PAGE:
Jayson Jacoby
The Baker City Herald

Michelle Owen noticed what was missing while she was driving to Baker City Hall Tuesday morning and she looked west at the towering wall of the Elkhorn Mountains.

Snow.

There were still splotches of white decorating the brown rock, to be sure.

But those splotches seemed pretty small to Owen’s eyes.

And she takes more than a passing interest in that particular view.

Owen is the city’s public works director, and it’s the Elkhorns’ snowpack that keeps the city’s faucets and hydrants flowing.

Although she was a bit surprised by how much the snow has receded, still more than three weeks short of the summer solstice, Owen was not especially troubled.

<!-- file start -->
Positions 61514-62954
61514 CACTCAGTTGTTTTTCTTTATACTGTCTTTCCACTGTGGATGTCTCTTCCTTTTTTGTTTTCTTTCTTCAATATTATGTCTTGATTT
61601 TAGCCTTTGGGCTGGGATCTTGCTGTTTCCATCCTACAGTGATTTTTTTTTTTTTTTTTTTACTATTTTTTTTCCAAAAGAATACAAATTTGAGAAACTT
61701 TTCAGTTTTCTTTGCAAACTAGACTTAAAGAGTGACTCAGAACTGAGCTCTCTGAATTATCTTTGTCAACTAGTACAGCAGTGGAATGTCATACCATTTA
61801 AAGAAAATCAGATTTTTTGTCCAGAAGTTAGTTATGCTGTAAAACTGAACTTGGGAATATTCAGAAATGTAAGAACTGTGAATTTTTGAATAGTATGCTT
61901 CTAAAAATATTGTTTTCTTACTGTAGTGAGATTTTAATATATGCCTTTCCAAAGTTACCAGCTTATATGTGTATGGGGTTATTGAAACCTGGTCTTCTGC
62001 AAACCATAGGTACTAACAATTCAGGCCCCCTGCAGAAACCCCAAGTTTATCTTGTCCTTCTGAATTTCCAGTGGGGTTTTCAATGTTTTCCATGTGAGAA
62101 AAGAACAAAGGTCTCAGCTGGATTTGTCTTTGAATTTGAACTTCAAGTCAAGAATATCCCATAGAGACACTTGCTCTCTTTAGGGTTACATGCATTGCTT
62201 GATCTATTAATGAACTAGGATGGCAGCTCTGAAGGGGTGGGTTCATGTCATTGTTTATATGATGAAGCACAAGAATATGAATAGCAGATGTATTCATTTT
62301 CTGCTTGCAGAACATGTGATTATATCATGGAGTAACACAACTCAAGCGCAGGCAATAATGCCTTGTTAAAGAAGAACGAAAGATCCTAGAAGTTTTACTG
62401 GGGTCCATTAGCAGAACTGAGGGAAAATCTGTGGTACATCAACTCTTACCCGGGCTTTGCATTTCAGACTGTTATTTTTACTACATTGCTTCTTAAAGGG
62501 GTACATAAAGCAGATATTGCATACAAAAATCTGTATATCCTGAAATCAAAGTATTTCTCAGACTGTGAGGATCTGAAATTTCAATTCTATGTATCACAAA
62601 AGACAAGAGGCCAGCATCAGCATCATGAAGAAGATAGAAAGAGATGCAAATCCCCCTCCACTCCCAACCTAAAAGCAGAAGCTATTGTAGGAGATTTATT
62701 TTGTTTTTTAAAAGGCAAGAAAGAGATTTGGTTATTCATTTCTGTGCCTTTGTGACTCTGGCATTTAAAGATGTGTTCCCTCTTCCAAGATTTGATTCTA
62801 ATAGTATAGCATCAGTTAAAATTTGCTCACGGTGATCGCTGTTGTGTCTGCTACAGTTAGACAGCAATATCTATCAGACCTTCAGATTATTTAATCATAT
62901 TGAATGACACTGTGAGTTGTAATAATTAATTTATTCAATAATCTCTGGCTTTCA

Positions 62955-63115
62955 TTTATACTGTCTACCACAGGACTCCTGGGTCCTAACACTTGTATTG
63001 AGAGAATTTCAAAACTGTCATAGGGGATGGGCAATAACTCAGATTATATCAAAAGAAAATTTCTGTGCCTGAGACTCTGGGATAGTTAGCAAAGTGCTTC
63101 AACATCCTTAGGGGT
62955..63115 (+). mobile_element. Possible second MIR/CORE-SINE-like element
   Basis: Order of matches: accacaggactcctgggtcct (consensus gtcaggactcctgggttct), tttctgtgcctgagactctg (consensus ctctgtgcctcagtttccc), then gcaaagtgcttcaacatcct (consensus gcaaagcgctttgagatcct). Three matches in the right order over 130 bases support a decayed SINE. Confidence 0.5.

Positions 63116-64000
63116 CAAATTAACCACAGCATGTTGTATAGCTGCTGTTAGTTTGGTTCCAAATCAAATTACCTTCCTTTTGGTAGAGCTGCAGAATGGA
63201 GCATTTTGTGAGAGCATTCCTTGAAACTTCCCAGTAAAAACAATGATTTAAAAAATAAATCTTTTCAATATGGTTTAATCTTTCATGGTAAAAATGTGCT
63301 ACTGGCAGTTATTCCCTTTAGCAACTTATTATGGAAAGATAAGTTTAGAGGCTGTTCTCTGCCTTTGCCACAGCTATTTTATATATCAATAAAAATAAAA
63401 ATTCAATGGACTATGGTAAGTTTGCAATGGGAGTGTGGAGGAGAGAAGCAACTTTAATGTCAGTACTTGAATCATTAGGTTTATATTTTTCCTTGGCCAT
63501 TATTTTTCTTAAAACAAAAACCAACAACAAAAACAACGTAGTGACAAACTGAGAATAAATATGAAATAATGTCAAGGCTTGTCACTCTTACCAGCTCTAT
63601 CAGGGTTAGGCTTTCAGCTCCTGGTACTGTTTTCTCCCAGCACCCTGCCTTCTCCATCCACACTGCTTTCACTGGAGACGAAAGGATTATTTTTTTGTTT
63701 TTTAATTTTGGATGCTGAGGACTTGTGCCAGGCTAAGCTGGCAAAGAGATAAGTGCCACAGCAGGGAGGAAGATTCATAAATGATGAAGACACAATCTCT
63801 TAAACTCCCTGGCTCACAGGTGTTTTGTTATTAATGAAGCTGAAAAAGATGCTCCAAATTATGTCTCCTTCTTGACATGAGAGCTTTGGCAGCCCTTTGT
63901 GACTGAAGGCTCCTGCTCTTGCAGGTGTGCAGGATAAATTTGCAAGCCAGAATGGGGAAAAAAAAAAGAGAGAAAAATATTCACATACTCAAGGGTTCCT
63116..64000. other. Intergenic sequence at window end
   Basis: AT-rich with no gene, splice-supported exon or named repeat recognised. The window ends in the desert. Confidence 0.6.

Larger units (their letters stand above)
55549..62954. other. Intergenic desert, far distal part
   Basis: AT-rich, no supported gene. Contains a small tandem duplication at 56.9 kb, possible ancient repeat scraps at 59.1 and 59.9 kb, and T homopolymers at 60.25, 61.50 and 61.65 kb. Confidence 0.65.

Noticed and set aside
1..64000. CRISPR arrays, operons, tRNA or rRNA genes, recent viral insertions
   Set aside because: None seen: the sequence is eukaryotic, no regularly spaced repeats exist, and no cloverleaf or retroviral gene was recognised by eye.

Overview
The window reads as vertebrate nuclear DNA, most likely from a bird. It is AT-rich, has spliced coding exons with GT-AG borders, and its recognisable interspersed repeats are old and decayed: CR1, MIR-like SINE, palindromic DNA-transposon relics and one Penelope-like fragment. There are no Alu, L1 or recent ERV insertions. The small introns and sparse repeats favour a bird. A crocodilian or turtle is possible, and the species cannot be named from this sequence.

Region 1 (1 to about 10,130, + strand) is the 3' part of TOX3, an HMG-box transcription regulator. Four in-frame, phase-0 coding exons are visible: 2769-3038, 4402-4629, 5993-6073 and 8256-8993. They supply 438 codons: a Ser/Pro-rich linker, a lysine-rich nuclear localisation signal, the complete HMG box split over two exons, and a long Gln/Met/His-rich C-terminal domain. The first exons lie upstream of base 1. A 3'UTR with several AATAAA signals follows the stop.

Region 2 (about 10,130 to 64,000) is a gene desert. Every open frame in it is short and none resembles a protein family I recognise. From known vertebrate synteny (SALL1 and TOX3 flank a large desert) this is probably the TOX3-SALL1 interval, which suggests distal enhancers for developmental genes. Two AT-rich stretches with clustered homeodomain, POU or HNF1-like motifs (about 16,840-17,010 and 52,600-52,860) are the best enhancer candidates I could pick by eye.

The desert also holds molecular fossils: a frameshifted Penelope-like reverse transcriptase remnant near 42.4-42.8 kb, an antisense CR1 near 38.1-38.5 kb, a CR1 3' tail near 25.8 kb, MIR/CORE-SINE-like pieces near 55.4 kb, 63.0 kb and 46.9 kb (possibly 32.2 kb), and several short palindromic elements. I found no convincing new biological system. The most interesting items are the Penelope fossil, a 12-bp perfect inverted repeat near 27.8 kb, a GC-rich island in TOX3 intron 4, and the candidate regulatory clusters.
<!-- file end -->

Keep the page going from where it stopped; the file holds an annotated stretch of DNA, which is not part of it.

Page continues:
She needed only to remind herself about the 400 million gallons.

That’s the combined storage capacity of Goodrich Reservoir, high in the Elkhorns, and the well into which the city diverts water from mountain streams during the winter and spring.

Both of those supplementary water sources are full, Owen said.

“We’re in good shape there,” Owen said.

The scanty snowpack, depleted during what’s likely to be the second-warmest May on record at the Baker City Airport, is not so positive, but Owen doesn’t expect any water shortfalls this summer.

See more in the May 30, 2018, issue of the Baker City Herald.

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